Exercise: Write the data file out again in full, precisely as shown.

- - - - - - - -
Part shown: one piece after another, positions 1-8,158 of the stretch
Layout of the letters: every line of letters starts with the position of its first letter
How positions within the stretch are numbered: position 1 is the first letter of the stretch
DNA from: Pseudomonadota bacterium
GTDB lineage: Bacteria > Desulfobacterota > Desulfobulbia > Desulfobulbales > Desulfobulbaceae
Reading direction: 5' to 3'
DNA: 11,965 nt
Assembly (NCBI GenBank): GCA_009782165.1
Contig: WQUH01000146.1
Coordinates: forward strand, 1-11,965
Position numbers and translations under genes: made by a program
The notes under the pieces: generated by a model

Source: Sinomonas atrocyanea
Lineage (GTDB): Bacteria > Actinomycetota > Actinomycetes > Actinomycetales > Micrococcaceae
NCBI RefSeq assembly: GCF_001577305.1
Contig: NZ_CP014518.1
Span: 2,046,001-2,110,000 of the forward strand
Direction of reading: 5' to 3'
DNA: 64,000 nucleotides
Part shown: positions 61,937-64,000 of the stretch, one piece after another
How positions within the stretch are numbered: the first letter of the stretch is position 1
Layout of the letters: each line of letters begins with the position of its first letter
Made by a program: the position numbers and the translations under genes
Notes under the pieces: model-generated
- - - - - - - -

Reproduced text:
Part shown: one piece after another, positions 1-8,158 of the stretch
Layout of the letters: every line of letters starts with the position of its first letter
How positions within the stretch are numbered: position 1 is the first letter of the stretch
DNA from: Pseudomonadota bacterium
GTDB lineage: Bacteria > Desulfobacterota > Desulfobulbia > Desulfobulbales > Desulfobulbaceae
Reading direction: 5' to 3'
DNA: 11,965 nt
Assembly (NCBI GenBank): GCA_009782165.1
Contig: WQUH01000146.1
Coordinates: forward strand, 1-11,965
Position numbers and translations under genes: made by a program
The notes under the pieces: generated by a model

Source: Sinomonas atrocyanea
Lineage (GTDB): Bacteria > Actinomycetota > Actinomycetes > Actinomycetales > Micrococcaceae
NCBI RefSeq assembly: GCF_001577305.1
Contig: NZ_CP014518.1
Span: 2,046,001-2,110,000 of the forward strand
Direction of reading: 5' to 3'
DNA: 64,000 nucleotides
Part shown: positions 61,937-64,000 of the stretch, one piece after another
How positions within the stretch are numbered: the first letter of the stretch is position 1
Layout of the letters: each line of letters begins with the position of its first letter
Made by a program: the position numbers and the translations under genes
Notes under the pieces: model-generated